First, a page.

1768 Map of Woodmancote and Albourne (Add Mss 17101)

12 Add Mss 17101 reduced size.jpgChosen by Frances Lansley, much missed late member of staff

This is a map of Wick Farm in Woodmancote and Albourne , part of the estate of Sir Merrick Burrell of West Grinstead Place. The map, dated 1768, is painted in oil.  As well as being a map it is a work of art.  There are fences, gates and hedges painted in detail along the field boundaries.  Trees also.  The fields are painted in colours to signify their use, so the arable fields are in hues of yellow and brown and the grazing pasture and meadows in shades of green.

picture1Each field has a letter of the alphabet to identify it and a reference table at the top right of the painting gives us the name of each field, the nature of its cultivation and its acreage in 2 columns, ‘Plain’ and ‘Rough and Plain’ which I interpret as meaning the part of the field which is actually arable or meadow (for example) and then the whole field including any rough parts around the edges of the field and perhaps also including hedges.

The existence of a map like this dating back beyond the Tithe maps makes it sometimes possible to trace field names back over centuries. The field names themselves often tell us what they were used for, for example, in this map the field numbered with a W is described in the reference table as Ox Pasture and indeed there are some beautiful horned cows in the field.  However, it does say in the table that this field is arable, which I think must be a mistake as I think it unlikely the farmer would  have cows grazing in the corn!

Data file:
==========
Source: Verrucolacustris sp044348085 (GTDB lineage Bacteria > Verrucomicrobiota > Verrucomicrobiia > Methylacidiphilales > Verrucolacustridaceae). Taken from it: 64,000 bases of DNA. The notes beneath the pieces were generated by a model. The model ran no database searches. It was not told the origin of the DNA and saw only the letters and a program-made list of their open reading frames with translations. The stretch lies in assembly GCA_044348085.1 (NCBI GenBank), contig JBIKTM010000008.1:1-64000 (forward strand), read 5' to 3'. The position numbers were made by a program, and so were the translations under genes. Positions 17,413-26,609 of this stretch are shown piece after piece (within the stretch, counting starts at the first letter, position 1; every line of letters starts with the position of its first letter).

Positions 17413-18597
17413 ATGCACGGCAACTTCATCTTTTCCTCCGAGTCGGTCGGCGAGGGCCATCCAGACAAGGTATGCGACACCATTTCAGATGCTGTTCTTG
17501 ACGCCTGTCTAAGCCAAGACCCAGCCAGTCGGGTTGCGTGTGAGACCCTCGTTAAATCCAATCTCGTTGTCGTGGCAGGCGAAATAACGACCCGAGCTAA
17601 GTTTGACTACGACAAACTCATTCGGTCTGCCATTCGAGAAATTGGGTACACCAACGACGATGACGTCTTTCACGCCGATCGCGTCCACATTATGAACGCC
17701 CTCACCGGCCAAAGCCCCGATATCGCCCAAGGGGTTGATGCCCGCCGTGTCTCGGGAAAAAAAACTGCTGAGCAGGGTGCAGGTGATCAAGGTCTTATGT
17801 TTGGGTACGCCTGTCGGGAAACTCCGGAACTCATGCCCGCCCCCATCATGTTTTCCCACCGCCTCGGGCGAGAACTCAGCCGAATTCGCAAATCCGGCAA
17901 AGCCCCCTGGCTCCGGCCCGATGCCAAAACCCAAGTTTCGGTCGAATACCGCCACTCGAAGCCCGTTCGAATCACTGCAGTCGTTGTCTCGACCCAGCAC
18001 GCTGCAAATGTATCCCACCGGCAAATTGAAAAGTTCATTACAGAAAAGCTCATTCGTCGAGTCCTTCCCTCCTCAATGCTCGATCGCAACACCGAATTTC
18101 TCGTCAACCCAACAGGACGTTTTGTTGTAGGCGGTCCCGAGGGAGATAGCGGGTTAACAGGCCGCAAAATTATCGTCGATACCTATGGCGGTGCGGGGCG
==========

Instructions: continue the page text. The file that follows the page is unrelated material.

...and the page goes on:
We can also see the mapmaker has painted dairy cows in Ox Pasture field (W) and beef cattle in the Upperham meadow (M) giving an indication of mixed farming being undertakenpicture3 at Wick Farm though from the number of arable fields it seems that producing corn is the main focus of the farm, and indeed, in Pond Field (R)  just below Lower Pond (K) we see the stooks of corn where harvesting has taken place, which sets this beautiful map in a season of the year as well as a place, something not commonly seen in mapping. Of course we should also remember to make allowance for the possibility of a bit of poetic licence with some of the depictions.

The eye is drawn to the lovely depiction of Lower Pond (K) and the gentlemen thereabouts. One of the men is rowing a boat upon the lake while 3 of the dogs swim ahead of him and 2 others run along the bank.  Meanwhile another man walks along the bank with a spear in his hand perhaps waiting to dispatch whatever fish or fowl the dogs and the man in the rowing boat may be hunting.

The houses are drawn in perspective view with the Northern elevation of the Manner House inset at the bottom of the map and the direction markers are represented by white cuffed hands indicating the way West to Blaxton Street, North to Winham Bridge, North to Bolney and South to Poynings.


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